Another story that broke last night. Teachers putting themselves at risk during the coronavirus pandemic should be treated as a priority group for testing and personal protective equipment (PPE), the House of Commons education committee has urged.
In a letter sent to education secretary Gavin Williamson today, chair Robert Halfon said the committee was "concerned that teachers on the frontline may not have access to priority COVID-19 testing".
Full story here
Independent schools fear for the future as they cut fees
Private schools have reported they are “wrestling” over what fees to charge parents during the summer term in the wake of the coronavirus outbreak.
Julie Robinson, chief executive of the Independent Schools Council, has said that “sudden changes to operations caused by the pandemic have thrown normality to the wind”.
Ms Robinson said independent schools did not wish to pass on financial burdens to parents but were also "anxious about the future when so much remains uncertain".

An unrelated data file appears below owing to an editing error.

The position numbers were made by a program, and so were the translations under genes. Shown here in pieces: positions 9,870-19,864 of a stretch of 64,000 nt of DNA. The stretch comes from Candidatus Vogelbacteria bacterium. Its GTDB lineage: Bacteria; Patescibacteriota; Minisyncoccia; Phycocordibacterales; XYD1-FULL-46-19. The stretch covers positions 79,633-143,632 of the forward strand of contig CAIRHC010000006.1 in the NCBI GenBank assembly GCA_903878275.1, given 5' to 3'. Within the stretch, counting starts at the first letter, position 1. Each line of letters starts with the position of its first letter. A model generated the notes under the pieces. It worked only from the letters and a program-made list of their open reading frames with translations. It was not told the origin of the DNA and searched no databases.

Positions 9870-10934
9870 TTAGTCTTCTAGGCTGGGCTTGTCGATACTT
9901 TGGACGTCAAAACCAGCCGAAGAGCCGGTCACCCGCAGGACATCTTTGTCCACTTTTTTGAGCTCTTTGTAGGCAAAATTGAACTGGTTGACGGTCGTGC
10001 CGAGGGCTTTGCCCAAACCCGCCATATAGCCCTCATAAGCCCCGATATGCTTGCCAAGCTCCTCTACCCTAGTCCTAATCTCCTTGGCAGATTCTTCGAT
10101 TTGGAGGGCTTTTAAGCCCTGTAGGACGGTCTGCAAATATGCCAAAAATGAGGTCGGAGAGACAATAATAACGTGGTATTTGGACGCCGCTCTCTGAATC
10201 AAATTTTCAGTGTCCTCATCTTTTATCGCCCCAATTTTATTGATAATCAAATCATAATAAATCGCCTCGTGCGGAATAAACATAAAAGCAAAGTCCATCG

"The schools we have spoken to expect to take losses, painful ones," she said.
Full story here.
Could the authorities do more to help frontline teachers?
Schools may be beginning to acclimatise to this strange new reality. But there are growing suggestions that there ought to be more official help for them.
Yesterday we reported a call for an 18 month respite from Ofsted inspections and there were warnings that schools had yet to receive the means to purchase food vouchers for vulnerable pupils they had been promised.
There were also demands for a refund of exam fees and most importantly a call for frontline teachers to get equipment to protect them from the virus “as a matter of urgency”.
Slightly more positively teachers could work knowing they had won the new found respect of Kim Kardashian West, while Angelina Jolie revealed she is to launch an online learning platform to educate children on the coronavirus outbreak.
You can catch up on yesterday’s events here.